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Acton Institute

Acton Institute
ActonLogo.svg
MottoConnecting good intentions with sound economics
Formation1990; 29 years ago (1990)
TypePublic policy think tank
Headquarters98 E. Fulton Street, Grand Rapids, Michigan, USA
Location
Founders
Robert A. Sirico, Kris Alan Mauren
Revenue (2017)
$10,528,684[1]
Expenses (2017)$10,964,910[1]
Websiteacton.org

The Acton Institute for the Study of Religion and Liberty is an American research and educational institution,[2] or think tank, in Grand Rapids, Michigan, (with an office in Rome) whose stated mission is "to promote a free and virtuous society characterized by individual liberty and sustained by religious principles".[3] Its work supports free market economic policy framed within Judeo-Christian morality.[4][5] It has been alternately described as conservative[6][7][8] and libertarian.[9][10][11]

History

Acton founders Robert Sirico (left) and Kris Mauren (right) with Ronald Reagan in his library

The Acton Institute was founded in 1990 in Grand Rapids, Michigan by Robert A. Sirico and Kris Alan Mauren.[12] It is named after the English historian, politician and writer Lord Acton, who is popularly associated with the dictum "Power tends to corrupt, and absolute power corrupts absolutely".[13] Sirico and Mauren were concerned that many religious people were ignorant of economic realities, and that many economists and businessmen were insufficiently grounded in religious principles.[14] Sirico explains the essential link between economics and religion with reference to the institute's namesake:

Acton realized that economic freedom is essential to creating an environment in which religious freedom can flourish. But he also knew that the market can function only when people behave morally. So, faith and freedom must go hand in hand. As he put it, "Liberty is the condition which makes it easy for conscience to govern".[15]

The release in 1991 of the papal encyclical Centesimus annus buoyed the institute at a critical time. The document provided, a year after Acton's founding, established support for the institute's economic personalism and defense of capitalism. Robert Sirico said at the time that it constituted a "vindication".[14][16][17]

In 2002, the Institute opened a Rome office, Istituto Acton, to carry out Acton's mission abroad.[18] In 2004, the Institute was given the Templeton Freedom Award for its "extensive body of work on the moral defense of the free market".[18] In 2012, the Think Tanks and Civil Societies Program at the University of Pennsylvania included Acton in its list of the top 50 think tanks in the United States.[19]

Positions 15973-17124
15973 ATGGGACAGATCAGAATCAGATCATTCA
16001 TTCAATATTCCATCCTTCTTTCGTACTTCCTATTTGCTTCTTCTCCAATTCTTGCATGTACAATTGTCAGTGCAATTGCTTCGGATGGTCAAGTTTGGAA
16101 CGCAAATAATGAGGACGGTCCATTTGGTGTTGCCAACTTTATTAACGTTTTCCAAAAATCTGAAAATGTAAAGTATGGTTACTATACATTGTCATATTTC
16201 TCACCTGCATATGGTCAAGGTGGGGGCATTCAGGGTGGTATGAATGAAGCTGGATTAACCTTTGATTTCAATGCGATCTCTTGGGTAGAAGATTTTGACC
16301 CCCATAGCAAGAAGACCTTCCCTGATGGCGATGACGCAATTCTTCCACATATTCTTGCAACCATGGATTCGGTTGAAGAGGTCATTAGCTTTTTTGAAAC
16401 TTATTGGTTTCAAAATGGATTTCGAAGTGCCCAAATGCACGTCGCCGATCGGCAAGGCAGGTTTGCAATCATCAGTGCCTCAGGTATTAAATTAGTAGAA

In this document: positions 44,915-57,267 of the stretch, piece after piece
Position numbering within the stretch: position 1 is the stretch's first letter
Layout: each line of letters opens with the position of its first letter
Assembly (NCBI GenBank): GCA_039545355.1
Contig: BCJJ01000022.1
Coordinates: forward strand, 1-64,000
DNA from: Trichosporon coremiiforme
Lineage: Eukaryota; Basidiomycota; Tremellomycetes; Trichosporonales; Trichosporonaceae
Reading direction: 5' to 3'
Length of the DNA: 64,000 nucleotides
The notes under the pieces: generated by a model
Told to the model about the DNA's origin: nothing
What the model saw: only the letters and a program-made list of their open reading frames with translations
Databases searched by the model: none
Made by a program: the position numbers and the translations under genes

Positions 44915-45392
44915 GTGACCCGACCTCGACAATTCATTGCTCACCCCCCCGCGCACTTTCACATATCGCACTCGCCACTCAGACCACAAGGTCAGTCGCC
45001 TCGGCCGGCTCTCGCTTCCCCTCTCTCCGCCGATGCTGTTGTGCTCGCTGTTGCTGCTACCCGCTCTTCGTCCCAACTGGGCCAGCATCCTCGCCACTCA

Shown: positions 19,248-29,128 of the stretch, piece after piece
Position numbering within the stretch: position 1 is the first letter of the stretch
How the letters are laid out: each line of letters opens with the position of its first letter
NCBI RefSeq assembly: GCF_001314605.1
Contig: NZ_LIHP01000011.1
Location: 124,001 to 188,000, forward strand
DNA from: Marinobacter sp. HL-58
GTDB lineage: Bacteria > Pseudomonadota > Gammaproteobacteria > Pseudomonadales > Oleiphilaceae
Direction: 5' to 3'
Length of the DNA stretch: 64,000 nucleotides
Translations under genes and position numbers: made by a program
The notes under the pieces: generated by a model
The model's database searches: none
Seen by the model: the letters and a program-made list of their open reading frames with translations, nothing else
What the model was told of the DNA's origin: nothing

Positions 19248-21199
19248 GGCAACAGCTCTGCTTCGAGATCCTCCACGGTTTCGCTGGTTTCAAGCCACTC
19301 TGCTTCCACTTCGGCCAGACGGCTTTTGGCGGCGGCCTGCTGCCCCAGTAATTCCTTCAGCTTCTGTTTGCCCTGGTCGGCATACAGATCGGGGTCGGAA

In 2005, Mother Jones published a chart which included the Acton Institute on a list of groups that had reportedly received a donation ($155,000) from ExxonMobil.[20] As of 2007, the Institute had received funding from the Earhart Foundation and the Bradley Foundation.[21][22] The Grand Rapids Press wrote in 2013 that much of the Acton Institute's funding comes from residents of western Michigan, including John Kennedy, president and CEO of Autocam Corp., and Amway co-founder Richard DeVos.[23]

Affiliations

The Acton Institute is a member of the State Policy Network, a network of free-market oriented think tanks in the United States.[24]

The Acton Institute has built a network of international affiliations including Centro Interdisciplinar de Ética e Economia Personalista, Brazil, Europa Institut, Austria, Institute for the Study of Human Dignity and Economic Freedom, Zambia and Instituto Acton Argentina Organization.[25]

Research and publications

From its guiding principles and economic research, the institute publishes books, papers, and periodicals, and maintains a media outreach effort.[2][26]

  • Journal of Markets & Morality:
Peer-reviewed journal that explores the intersection of economics and morality from scientific and theological points of view. Published semi-annually.[2][27][28][21]
  • Monographs:
In-depth treatments of specific policy issues and translations of scholarly works previously unpublished in English.[26][21][29]
  • Abraham Kuyper Translation Project:
In 2011, the institute began a collaboration with Kuyper College to translate into English the three-volume work Common Grace (De Gemene Gratie in Dutch) of politician, journalist and Reformed theologian Abraham Kuyper. The work, written from 1901-05 while he was Prime minister of the Netherlands, addresses the advance of both Marxism and libertarianism from an ecumenical Christian viewpoint as part of an effort to build a "constructive public theology" for the Western world.[30][31] The first volume of the translation, Wisdom and Wonder: Common Grace in Science and Art, was unveiled in November, 2011.[32]
  • Religion & Liberty:
Quarterly publication which covers the interworking of liberty and morality: contains interviews, book reviews, scholarly essays, brief biographies of central thinkers, and discussions of important topics.[16][21]
  • The Samaritan Guide:
Through 2008, the institute gave an annual Samaritan Award to a "highly successful, privately funded charity whose work is direct, personal, and accountable".[33] The Samaritan Guide was produced to encourage effective charitable giving by establishing a rating system for charities considered for the Samaritan Award.[34]
  • Acton Notes:
The bimonthly newsletter of the Acton Institute; contains reports of projects and goings on at the institute.[35]
  • The Acton PowerBlog:
Since April 2005 the institute has provided a synthesis of religion and economics on its blog.[36]

Films

Films produced by the Acton Institute include The Call of the Entrepreneur (2007) and Poverty, Inc. (2014), which won a 2014 Templeton Freedom Award from the Atlas Network.[37] Poverty Inc. is part of the Acton Institute's PovertyCure initiative, which seeks to create solutions to poverty by "moving efforts from aid to enterprise and from paternalism to partnerships."[38]

Personnel

Besides Sirico, notable scholars associated with the institute include Anthony Bradley,[39] Jordan Ballor,[40] Stephen Grabill,[41] Michael Matheson Miller,[42] Marvin Olasky,[43] Kevin Schmiesing,[44] and Jonathan Witt.[45] The institute's director of research is Samuel Gregg, author of the prize-winning book The Commercial Society.[46] Andreas Widmer is a research fellow in entrepreneurship for the research department.[47]